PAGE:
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The Forgotten Legacy of Fire Emblem: Thracia 776



Fire Emblem: Thracia 776 is the fifth game in the Fire Emblem series, released for the Super Famicom in 1999. Despite being connected to the popular Genealogy of the Holy War, Thracia 776 was one of the worst selling games in the franchise. This can be attributed to its unusual release and the fact that it was one of the last Super Famicom games, made at the time of the Nintendo 64’s peak. As a result, not many Fire Emblem fans at the time got to experience the additional tale of Jugdral or learn more about Seliph’s cousin Leif. The story of Leif is one of Fire Emblem’s best, a forgotten classic that did not achieve the fame that it deserves.

Official artwork of Leif and various allies from Fire Emblem: Thracia 776.
Source: Nintendo

What is Fire Emblem: Thracia 776?

Though Thracia 776 did not sell many copies, it still manages to be an amazing addition to the Fire Emblem series. Rather than a sequel to Genealogy of the Holy War, Thracia 776 takes place during its sister game. In Genealogy of the Holy War, there are two halves to the game; the first few chapters that follow Sigurd, and the last chapters that Seliph stars in. Thracia 776 takes place after Sigurd’s final chapter, during the time that Seliph is in hiding. Leif’s journey starts out small, with him setting out on a quest to rescue his friend Nanna and Mareeta. However, this journey quickly turns into a large scale war in which Leif attempts to liberate the kingdom of Munster.

This game was specifically developed to fix issues with Genealogy of the Holy War’s gameplay. It is intended to be for fans of the first few games that were not satisfied by the fourth game’s new features, though Thracia 776 still manages to introduce some new gameplay that made later returns to the series. For example, escape chapters originated in this game because Leif’s small army was initially incapable of waging war with enemy forces. The gameplay features added tie in nicely to the story, creating an immersive experience for players.

Why Did Thracia 776 Fail?

Thracia 776 is an amazing game that should have had everything going for it, but it never managed to reach most homes. For its 1999 release, the fifth Fire Emblem game utilized the Nintendo Power service. This service, which was only available in Japan, allowed players to download ROMs of the games they wanted onto Super Famicom cartridges. Players had to find specific kiosks in stores that provided this service; it was not a game that people could easily find. These kiosks were not very common. Since it was so hard to find, Thracia 776 did not achieve much success through this method.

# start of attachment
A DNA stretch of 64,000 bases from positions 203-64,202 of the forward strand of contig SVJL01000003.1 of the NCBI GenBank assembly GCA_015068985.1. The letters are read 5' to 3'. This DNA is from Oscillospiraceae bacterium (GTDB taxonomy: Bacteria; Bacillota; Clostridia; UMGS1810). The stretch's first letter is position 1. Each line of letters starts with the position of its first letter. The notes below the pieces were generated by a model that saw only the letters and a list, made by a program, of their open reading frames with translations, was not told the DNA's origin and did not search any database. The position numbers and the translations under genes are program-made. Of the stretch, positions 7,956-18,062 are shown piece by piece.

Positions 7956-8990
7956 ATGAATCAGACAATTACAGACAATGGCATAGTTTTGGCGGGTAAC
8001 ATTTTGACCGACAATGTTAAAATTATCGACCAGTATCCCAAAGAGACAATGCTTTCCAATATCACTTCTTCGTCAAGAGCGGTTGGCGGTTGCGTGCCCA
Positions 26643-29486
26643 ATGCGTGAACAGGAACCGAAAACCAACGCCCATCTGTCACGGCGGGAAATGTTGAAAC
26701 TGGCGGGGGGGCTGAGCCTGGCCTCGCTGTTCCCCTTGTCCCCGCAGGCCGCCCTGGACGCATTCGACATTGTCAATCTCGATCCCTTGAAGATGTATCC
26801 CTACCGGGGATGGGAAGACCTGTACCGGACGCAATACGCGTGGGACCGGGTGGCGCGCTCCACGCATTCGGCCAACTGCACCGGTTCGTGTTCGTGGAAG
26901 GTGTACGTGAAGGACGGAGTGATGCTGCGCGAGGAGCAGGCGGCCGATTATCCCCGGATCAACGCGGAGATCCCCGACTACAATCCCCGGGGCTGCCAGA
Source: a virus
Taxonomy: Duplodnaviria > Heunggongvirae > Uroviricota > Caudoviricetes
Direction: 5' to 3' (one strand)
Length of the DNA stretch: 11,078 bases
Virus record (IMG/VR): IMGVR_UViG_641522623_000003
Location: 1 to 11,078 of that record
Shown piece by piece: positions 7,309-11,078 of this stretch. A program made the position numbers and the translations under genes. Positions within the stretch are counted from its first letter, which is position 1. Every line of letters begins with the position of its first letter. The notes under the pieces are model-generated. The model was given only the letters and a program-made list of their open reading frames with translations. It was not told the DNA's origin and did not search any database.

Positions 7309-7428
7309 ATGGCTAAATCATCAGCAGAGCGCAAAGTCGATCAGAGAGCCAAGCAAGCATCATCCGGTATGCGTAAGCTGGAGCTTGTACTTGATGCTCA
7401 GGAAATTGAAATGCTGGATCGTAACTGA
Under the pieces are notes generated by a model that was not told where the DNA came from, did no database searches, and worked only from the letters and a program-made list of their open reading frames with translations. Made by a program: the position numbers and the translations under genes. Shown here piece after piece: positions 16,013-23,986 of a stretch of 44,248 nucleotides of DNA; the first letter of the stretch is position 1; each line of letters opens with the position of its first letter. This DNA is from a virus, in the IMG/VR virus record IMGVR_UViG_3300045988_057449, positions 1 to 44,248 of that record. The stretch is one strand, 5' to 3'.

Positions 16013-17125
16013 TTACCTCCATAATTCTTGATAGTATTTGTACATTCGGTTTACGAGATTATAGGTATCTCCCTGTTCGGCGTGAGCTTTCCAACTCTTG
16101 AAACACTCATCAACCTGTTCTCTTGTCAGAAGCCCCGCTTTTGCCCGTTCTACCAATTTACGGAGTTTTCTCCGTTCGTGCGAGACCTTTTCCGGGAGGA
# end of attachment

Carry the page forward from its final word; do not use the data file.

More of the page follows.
In 2000, a physical copy was made available. However, this did not do much to boost the sales. At this time, most players had moved onto the Nintendo 64 as well as 3D games; a Super Famicom game was not as appealing as the brand new 3D games. Not only did players move on, but Nintendo themselves did as well. By the time Thracia 776 received a normal release, the Super Famicom was only a few months away from no longer receiving any new games.

As the fifth game in the franchise, Thracia 776 never left Japan. Therefore, westerners never had a chance to play it. While Shadow Dragon and the Blade of Light and Gaiden received remakes that included translations into other languages, Thracia 776 was one of few Fire Emblem games that never reached English speaking audiences at all. However, Genealogy of the Holy War and The Binding Blade are well-known in the west; this is because these two games receive more attention than Thracia 776. Leif’s game is one of the least represented ones in Fire Emblem Heroes, which is most western fans’ only introduction to characters from Japanese-only games.

Though Thracia 776 had plenty to offer for both new and old fans of the series, it still has not reached the popularity that most other games in the series achieved. Leif’s journey is an incredible addition to the Fire Emblem franchise that expands the lore of Jugdral and introduces plenty of amazing characters, yet a lot of the lore and characters are forgotten or unknown entirely. Thracia 776 deserves at least a localization of the original game similar to Shadow Dragon and the Blade of Light’s, or if there will be a Genealogy of the Holy War remake, a Thracia 776 remake should follow it. A remake may rectify all of the problems with the original release of the game and make it known to all Fire Emblem fans.

As an aspiring creative writer and artist, I dedicate most of my free time to drawing or creating ideas for video games. When I am not working on my creative pursuits, I am usually playing Fire Emblem, The Legend of Zelda, or Genshin Impact.